If you're a game development studio all you need to do to garner immediate backlash is walk up to a microphone and say... "Denuvo". The anti-piracy and anti-cheat technology has long been associated with performance and privacy concerns. The former being the idea that any game with Denuvo Anti-Cheat
will run noticeably slower and offer up complete access to your system via Kernel integration.
As part of its most recent update to the game, id Software introduced Denuvo Anti-Cheat into DOOM Eternal. With the game's BATTLEMODE in a way it made sense for the studio to look into anti-cheat measures. Naturally, the response was immediate and vocal across the various hot-spots and content creators that continuously feed their audiences anti-Bethesda sentiment. But with Denuvo's troubled and spotty history there was some genuine cause for concern.
And now it seems, Denuvo Anti-Cheat will be removed from DOOM Eternal, with id Software's Marty Stratton taking to Reddit
offering a calm and measured response as to why it was included and that its removal will see the studio look at alternative measures for anti-cheat.
First up there's the reasoning.
Our team’s original decision to include Denuvo Anti-Cheat in Update 1 was based on a number of factors:
- Protect BATTLEMODE players from cheaters now, but also establish consistent anti-cheat systems and processes as we look ahead to more competitive initiatives on our BATTLEMODE roadmap
- Establish cheat protection in the campaign now in preparation for the future launch of Invasion – which is a blend of campaign and multiplayer
- Kernel-level integrations are typically the most effective in preventing cheating
- Denuvo’s integration met our standards for security and privacy
- Players were disappointed on DOOM (2016) with our delay in adding anti-cheat technology to protect that game’s multiplayer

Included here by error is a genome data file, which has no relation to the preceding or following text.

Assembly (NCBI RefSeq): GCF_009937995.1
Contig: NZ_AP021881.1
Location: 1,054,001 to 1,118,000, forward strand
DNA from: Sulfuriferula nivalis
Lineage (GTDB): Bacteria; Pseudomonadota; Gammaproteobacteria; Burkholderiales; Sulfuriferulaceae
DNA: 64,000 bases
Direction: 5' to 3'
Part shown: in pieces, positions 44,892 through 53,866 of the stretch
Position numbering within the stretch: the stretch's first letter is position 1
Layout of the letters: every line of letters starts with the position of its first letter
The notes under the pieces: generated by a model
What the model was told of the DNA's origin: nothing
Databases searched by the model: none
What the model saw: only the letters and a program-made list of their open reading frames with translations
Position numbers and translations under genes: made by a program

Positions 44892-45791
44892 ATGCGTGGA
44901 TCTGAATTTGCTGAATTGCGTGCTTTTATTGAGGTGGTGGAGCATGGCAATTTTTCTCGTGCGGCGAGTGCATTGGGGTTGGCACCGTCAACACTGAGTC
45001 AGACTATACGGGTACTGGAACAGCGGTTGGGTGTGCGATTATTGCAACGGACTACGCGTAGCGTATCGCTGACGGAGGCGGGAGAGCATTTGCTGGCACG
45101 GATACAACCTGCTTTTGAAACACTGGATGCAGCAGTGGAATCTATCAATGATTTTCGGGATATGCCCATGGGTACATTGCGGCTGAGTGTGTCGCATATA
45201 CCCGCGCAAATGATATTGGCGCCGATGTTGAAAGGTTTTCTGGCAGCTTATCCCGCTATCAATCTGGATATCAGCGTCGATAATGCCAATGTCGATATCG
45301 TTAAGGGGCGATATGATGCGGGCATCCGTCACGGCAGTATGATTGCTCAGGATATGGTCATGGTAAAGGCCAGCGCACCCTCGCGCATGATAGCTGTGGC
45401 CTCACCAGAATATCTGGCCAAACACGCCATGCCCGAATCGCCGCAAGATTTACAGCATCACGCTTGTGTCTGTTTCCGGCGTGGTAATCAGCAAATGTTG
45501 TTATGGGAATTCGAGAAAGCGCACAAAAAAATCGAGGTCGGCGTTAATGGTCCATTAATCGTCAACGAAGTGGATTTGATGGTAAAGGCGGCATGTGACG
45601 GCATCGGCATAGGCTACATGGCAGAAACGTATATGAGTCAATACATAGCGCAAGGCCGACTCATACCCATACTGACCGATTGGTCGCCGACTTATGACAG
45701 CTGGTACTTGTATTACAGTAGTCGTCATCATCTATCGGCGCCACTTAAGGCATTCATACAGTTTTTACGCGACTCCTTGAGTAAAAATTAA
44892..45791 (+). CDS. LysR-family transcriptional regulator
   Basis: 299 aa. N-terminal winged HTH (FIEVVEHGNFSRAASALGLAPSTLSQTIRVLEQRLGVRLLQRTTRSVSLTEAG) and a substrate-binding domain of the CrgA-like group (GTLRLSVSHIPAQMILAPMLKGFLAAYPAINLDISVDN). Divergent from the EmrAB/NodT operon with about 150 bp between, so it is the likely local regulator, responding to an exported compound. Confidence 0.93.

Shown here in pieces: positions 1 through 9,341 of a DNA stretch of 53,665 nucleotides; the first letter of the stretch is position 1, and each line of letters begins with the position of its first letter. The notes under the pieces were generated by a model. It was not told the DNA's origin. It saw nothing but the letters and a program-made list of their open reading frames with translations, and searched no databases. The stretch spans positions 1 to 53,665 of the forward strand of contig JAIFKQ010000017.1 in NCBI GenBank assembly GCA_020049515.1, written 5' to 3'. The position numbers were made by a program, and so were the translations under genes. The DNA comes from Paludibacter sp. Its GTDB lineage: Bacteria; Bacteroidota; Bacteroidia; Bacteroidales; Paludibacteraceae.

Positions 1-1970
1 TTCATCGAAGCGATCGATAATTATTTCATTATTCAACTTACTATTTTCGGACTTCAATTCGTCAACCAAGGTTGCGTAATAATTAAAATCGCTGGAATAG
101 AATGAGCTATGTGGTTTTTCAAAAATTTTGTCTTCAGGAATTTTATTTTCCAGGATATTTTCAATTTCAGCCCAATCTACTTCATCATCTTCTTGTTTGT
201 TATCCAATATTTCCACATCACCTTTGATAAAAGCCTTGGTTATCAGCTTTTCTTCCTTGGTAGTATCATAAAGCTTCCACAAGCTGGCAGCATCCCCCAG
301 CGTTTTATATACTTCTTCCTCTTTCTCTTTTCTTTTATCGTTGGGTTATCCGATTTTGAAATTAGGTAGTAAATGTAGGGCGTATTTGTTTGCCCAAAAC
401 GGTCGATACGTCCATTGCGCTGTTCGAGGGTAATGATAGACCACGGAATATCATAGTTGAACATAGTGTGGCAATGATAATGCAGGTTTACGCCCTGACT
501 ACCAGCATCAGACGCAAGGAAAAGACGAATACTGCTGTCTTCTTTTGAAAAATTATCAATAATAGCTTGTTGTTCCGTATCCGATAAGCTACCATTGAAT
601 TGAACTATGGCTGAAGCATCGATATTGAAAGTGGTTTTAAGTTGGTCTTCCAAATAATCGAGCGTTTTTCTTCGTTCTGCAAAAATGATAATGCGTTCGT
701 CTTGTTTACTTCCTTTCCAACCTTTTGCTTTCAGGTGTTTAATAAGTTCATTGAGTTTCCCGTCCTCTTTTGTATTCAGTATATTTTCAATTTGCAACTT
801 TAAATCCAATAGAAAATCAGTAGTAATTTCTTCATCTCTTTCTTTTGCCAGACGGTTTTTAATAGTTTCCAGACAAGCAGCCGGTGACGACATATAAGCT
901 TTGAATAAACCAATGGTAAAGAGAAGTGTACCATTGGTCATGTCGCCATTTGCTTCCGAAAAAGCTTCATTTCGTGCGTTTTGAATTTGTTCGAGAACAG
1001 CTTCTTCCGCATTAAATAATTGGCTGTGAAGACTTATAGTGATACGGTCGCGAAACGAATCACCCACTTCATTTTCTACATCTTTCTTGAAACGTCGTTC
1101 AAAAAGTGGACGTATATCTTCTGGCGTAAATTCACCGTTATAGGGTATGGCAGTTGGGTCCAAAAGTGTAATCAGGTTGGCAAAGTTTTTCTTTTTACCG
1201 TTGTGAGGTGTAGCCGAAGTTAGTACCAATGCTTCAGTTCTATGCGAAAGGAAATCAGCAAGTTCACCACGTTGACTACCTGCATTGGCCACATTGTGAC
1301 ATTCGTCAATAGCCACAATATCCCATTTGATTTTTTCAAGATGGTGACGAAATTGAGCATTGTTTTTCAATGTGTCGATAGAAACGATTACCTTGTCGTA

And then the solution.
Despite our best intentions, feedback from players has made it clear that we must re-evaluate our approach to anti-cheat integration. With that, we will be removing the anti-cheat technology from the game in our next PC update. As we examine any future of anti-cheat in DOOM Eternal, at a minimum we must consider giving campaign-only players the ability to play without anti-cheat software installed, as well as ensure the overall timing of any anti-cheat integration better aligns with player expectations around clear initiatives – like ranked or competitive play – where demand for anti-cheat is far greater.
In a way Marty's response is as efficient as the Slayer himself - quelling backlash and an irate fan-base with the power of a Super Shotgun. He also notes that the decision to put Denuvo in the game didn't come from Bethesda and that the technology is sound - with recent DOOM Eternal performance issues relating to changes to how the game handles memory.
The big takeaway though is that in addition to story-based DLC expansions id is looking at ramping up the competitive side of DOOM Eternal's BATTLEMODE - where we could be getting a ranking system, seasons, and potentially some Slayer and demon-filled esports.